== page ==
Monday, November 7, 2016

Election Day tomorrow: here's a silver lining

When I stepped out of the shower, I paused for a moment. It's the day before Election Day, and I'm wondering if an apocalyptic fury is about to be unleashed on the earth through its appointed agent, Donald J. Trump.

Then I had a more positive thought.

There may be a silver lining here.

The non-Trump GOP is going to need some friends after this election. Regardless of the outcome, their party has basically been split in half. The group that includes fascists and racists and misogynists will pull a lever for Donald Trump. That is, Donald Trump, the Republican. But there is another faction too, all the Republicans who couldn't stomach him. Only some of them were willing to stand up to him, others were too cowardly to, but all of them share a strong dislike of everything that he stands for.

As it turns out, Trump supporters bear no resemblance to the establishment wing of the party so it's very uncomfortable that they all have to huddle under the same tent. How does a Republican party choose its identity over the next four years?

It is my belief that tomorrow the majority of voters will not choose Trump's direction for America. Nevertheless, the GOP is saddled with a strong faction within it still wishing to blow up the system as we know it. Others in the party must attempt to refashion a politics that can at least make a case for itself. Those people include the House Speaker Paul Ryan, Senate Majority Leader Mitch McConnell, senators John McCain, Jeff Flake and Lindsey Graham and former GOP nominee Mitt Romney and all the Bushes. Whatever other issues the GOP has, and it has many issues, the first order of business will be the internal conflict about to commence once Trump has been dispatched. The general will be gone, but his army of voters will remain. That civil war will be vicious. All of the daggers will come out.

Establishment Republicans will need allies if they are to win, and if they are smart, they will seek some accommodation with Democrats where they can. They must rally towards the center and hope they find friends there.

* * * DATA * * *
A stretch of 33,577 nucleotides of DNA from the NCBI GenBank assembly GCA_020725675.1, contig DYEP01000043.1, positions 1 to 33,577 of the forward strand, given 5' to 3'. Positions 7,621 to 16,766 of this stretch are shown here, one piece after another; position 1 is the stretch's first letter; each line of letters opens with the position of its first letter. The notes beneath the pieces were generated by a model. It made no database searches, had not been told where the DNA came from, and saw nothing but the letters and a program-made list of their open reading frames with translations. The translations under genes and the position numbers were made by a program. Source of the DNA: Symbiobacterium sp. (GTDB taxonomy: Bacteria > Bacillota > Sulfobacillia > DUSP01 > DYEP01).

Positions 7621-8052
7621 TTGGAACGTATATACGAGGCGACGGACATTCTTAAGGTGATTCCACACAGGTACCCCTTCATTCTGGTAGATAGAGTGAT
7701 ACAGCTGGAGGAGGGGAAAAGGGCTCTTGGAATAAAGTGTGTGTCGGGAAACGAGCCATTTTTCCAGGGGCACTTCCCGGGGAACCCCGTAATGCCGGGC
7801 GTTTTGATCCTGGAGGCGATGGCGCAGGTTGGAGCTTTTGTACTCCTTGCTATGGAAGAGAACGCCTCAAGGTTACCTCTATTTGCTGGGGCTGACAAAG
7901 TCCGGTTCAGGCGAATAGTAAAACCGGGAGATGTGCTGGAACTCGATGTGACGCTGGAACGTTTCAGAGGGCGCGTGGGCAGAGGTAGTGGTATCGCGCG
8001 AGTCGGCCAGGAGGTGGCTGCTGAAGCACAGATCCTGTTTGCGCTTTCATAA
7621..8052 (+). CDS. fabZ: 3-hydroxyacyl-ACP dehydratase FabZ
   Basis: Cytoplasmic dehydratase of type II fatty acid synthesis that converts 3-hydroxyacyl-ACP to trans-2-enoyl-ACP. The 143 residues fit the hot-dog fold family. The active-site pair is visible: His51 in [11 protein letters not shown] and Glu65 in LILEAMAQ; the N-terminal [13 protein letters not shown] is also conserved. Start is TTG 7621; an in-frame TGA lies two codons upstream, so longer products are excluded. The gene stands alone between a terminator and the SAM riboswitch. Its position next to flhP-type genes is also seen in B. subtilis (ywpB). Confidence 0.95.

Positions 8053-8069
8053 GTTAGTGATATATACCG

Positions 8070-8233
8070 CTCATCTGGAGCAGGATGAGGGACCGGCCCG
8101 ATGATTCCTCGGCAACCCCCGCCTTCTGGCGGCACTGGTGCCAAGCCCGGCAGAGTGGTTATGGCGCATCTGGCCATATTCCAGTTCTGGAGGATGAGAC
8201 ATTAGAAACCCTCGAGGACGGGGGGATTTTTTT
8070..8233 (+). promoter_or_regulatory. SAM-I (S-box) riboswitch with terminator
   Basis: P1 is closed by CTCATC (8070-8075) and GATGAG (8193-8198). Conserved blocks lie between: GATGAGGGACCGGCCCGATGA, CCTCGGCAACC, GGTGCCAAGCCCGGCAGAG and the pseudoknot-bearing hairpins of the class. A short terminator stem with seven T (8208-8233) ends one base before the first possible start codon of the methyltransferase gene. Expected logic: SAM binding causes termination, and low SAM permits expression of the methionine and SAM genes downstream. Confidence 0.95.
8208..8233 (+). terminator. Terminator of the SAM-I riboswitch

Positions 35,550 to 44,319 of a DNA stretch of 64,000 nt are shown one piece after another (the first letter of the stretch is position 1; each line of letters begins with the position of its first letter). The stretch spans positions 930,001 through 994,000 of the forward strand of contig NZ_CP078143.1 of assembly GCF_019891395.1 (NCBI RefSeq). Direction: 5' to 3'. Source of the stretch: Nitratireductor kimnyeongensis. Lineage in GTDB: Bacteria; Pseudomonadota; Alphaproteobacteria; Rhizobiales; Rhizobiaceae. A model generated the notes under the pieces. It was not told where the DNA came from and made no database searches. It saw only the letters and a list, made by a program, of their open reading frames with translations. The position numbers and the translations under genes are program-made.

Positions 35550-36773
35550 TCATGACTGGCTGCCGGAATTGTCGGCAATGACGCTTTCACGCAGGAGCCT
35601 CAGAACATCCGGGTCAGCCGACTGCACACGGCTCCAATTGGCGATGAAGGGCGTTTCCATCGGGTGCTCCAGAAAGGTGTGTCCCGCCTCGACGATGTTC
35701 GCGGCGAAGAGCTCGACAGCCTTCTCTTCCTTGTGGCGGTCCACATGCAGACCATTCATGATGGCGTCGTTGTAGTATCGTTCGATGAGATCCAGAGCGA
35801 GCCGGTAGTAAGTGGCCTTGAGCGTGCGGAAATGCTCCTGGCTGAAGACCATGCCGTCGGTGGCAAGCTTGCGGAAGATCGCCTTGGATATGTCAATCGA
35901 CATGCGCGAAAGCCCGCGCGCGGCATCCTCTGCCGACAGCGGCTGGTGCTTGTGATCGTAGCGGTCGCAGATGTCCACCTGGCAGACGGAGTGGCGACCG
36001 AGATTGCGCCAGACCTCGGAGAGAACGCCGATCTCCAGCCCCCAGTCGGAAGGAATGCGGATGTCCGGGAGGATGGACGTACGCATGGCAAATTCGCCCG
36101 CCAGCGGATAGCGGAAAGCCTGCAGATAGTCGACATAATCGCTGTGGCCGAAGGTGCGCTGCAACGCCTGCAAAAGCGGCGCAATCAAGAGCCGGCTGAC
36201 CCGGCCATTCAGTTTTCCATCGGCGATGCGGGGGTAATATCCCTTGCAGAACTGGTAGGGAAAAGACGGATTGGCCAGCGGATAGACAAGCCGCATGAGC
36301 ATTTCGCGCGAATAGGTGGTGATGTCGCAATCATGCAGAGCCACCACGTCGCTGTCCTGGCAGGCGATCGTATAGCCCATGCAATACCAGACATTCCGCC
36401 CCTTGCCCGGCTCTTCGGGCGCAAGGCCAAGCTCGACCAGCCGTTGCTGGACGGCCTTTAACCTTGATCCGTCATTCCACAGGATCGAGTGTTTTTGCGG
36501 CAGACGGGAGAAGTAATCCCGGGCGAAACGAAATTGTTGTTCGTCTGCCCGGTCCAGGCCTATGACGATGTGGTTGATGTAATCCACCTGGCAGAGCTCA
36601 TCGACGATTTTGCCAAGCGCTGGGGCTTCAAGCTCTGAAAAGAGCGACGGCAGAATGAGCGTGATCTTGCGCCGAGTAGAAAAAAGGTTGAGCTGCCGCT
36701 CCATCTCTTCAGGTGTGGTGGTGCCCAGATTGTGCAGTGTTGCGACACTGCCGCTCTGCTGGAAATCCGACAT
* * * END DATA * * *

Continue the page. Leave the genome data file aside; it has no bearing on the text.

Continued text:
In that sense, they couldn't have found a better president than Hillary Clinton. She is nothing if not centrist and the repeated assessment of her is that she is not only willing but also quite able to work across the aisle to get things done. This fact will give her the upper hand against such a weakened foe. [Of course, we can have a healthy debate whether the political center is where we need to be in this country right now.]

Whether the GOP chooses this route, and whether Clinton and the Democrats are willing to accept any olive branches, is yet to be seen. Our partisan past doesn't point to success in the near future. But if the GOP is going to exist at all, they will need a new way of talking to people about issues. Let's see what they do. Heck, we don't even know who the next president will be.

In the meantime, there is another reckoning coming due. It is the reckoning that we in the broader society must also engage in, about how we view each other and about our systems and about what impact technology is having on us. Here are three areas that need our attention that also offer the opportunity to make improvements, so I share them with you now:

  1. Gerrymandered districts: This political quagmire has proven just how destructive this division has been to us. As I posted in my recent blog about Hillary Clinton, the complete isolation of Democrats from Republicans and Republicans from Democrats means there are precious few opportunities to work together on issues. It's only when the voters demand it that the pols act on it. And the voters in single-party districts are demanding exactly the opposite - take no prisoners. Thankfully, this is actually an issue we can do something about, but as a political organizing problem it is a massive one.
  2. Facebook: In the same way that gerrymandered districts separate us, Facebook does too, allowing all our thoughts to be broadcast to a like-minded world. When there is no pushback on issues, it only confirms my belief in the accuracy of my observation. This is not a good thing. Group think is basically what Facebook is about, and people tend to know mostly like-minded people. The good news here is that (and I'm projecting here, based on nothing but my own hopes) Mark Zuckerberg might be convincible to address this issue. How? That's another matter that will need cooperation from a corporate media giant that everyone uses.
  3. Cable news networks: As the cheering section for various ideologies, cable news seems to play the same role only in a different way. I am less of an expert here, since I watch very little TV. I will let others address this issue. 

And that's it for my noise today. Tomorrow is Election Day and the fate of the republic is at hand. I do not say that lightly or with a hint of irony. So let me repeat it: The fate of the republic is at hand.

Therefore ... Remember to vote, and if you care for your country, vote for Hillary!